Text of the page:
An Oyo State High Court sitting in Ibadan, Friday ordered the Federal Government of Nigeria to pay the sum of N20billion to Chief Sunday Adeyemo also known as Ogbeni Sunday Igboho as damages for the invasion of his residence.
The court also dismissed an application filed by the Attorney General of the Federation, Abubakar Malami, challenging its jurisdiction to hear allegations against Nigerian government agencies.
READ ALSO: Confusion As Armed Robbers Hijack DSS’ Sunday Igboho Case File – Lawyer
The court was expected to deliver judgment or ruling on the N500 billion fundamental human rights case instituted by the Yoruba Nation activist, Sunday Adeyemo, aka Sunday Igboho against the Nigerian Government and Department of State Services (DSS).
Igboho through his lawyer, Yomi Alliyu, filed a suit challenging the invasion of his house in Ibadan on July 1 by operatives of the DSS, also known as the State Security Service (SSS) or secret police. Igboho is, among others, seeking an order of the court to declare the invasion of his residence by DSS operatives as illegal and an infringement on his fundamental human rights. The three respondents are the Attorney-General of the Federation and Minister of Justice, Abubakar Malami (SAN), as the first respondent, SSS as the second respondent, and Director of SSS in Oyo State as the third respondent.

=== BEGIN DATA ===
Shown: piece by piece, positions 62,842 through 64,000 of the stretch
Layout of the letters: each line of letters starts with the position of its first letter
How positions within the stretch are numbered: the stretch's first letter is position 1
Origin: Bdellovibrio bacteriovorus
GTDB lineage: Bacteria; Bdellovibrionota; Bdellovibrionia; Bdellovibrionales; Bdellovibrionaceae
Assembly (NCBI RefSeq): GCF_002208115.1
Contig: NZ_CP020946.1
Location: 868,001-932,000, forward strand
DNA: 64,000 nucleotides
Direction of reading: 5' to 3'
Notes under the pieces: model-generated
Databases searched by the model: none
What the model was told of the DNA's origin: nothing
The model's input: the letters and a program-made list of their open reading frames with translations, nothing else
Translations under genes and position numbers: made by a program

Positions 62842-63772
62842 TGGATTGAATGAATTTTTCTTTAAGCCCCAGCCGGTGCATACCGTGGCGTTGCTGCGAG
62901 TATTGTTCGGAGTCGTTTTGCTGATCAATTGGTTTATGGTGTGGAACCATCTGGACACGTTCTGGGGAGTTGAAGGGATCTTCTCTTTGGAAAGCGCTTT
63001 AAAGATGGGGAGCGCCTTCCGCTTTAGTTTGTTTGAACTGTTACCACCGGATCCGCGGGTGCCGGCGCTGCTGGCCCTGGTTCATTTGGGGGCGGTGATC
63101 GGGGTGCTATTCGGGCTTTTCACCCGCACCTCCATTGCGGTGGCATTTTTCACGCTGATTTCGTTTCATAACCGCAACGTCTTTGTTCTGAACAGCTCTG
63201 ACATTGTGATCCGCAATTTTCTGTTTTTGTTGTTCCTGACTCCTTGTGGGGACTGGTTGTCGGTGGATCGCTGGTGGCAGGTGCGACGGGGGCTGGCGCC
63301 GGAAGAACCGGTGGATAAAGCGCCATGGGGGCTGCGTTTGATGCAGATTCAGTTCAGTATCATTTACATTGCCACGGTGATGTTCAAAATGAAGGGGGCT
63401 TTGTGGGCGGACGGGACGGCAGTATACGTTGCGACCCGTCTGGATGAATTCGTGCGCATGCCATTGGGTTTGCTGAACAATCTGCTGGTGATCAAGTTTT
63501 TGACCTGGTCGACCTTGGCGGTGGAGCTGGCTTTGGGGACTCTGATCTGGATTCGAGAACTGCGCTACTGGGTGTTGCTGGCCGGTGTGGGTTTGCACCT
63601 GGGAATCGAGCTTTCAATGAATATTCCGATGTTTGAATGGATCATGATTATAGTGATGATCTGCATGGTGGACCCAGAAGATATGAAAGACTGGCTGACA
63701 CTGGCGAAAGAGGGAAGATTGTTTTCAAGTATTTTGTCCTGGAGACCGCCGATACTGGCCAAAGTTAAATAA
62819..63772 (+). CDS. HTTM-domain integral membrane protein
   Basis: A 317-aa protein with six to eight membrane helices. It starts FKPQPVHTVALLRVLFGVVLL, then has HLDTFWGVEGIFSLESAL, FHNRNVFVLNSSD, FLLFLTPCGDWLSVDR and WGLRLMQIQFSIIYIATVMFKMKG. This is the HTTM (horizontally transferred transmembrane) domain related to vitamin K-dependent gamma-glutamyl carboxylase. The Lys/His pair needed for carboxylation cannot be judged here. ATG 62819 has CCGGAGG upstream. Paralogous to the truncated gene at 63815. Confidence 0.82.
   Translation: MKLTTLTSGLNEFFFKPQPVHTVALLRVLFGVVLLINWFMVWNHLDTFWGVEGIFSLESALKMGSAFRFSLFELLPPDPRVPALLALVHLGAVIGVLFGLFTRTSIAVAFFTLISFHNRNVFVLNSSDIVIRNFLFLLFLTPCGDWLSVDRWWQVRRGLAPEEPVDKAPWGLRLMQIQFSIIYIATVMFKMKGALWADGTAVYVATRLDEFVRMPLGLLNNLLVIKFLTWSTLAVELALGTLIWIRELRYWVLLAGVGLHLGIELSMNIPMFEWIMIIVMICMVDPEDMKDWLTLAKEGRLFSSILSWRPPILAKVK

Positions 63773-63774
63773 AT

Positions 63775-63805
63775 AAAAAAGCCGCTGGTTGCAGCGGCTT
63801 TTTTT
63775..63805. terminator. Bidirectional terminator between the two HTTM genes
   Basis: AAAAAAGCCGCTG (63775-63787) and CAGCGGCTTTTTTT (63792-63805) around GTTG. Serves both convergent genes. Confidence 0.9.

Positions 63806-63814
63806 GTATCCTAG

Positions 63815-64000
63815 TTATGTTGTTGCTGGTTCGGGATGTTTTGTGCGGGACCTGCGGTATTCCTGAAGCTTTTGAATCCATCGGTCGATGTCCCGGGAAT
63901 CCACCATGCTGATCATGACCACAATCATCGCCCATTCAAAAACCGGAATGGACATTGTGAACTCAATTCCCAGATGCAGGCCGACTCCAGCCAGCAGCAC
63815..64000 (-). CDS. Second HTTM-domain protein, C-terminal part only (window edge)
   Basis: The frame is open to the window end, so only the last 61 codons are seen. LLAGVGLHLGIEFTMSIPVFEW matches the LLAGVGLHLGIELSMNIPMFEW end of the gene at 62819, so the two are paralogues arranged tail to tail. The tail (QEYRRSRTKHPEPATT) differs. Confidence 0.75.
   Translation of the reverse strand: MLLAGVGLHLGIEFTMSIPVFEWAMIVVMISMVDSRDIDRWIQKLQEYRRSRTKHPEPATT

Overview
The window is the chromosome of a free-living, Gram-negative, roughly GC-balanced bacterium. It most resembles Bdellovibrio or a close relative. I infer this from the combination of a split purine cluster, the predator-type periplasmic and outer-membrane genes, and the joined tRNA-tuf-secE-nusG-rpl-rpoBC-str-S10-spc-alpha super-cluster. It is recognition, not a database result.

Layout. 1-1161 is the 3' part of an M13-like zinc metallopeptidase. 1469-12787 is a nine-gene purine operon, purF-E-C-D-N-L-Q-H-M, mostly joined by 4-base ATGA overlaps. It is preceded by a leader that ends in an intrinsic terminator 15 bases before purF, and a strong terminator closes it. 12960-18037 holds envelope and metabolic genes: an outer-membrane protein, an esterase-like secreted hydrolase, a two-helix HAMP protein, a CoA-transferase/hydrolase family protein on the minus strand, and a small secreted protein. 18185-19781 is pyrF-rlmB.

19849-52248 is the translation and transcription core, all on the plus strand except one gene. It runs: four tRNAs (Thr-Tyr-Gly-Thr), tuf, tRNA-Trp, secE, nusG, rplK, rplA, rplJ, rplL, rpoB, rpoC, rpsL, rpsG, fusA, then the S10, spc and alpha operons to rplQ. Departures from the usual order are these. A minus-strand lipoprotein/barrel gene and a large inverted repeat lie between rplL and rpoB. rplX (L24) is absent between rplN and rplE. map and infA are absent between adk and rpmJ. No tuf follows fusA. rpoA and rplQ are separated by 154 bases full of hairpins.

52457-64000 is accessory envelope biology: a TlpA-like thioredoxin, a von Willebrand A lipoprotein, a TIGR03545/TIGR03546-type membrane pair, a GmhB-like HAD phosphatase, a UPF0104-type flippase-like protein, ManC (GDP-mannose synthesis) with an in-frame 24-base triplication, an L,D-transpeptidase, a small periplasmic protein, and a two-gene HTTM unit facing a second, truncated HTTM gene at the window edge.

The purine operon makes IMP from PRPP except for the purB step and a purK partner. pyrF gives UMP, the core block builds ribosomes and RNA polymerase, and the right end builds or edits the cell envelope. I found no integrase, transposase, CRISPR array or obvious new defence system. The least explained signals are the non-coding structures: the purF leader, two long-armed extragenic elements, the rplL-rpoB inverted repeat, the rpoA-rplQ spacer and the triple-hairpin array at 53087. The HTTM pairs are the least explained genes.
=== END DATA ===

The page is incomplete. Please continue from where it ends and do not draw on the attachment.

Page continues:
Counsel for the AGF, Abubakar Abdullahi had filed an application challenging the ability of a state High Court to hear the activities of Nigerian government agencies. But citing several judgments by the Supreme and Appeal courts in respect of the ability of the state high court to hear such cases, Justice Ladiran Akintola said the invasion of the house of the applicant violated his fundamental human rights as stipulated in the Constitution of the Federal Republic of Nigeria, 1999 as amended.
READ ALSO: Yoruba Nation: DSS Releases Two More Aides Of Sunday Igboho
“Unfortunately, this court is not a Father Christmas and cannot award the sum of N500 billion as requested by the applicant but the court retrained the respondent from arresting or harassing the applicant. He has right to his free movement as contained in section 35.1 (a)(b) of the 1999 constitution as amended.”
Watch our trending video of the day below;
Photo Credit: Getty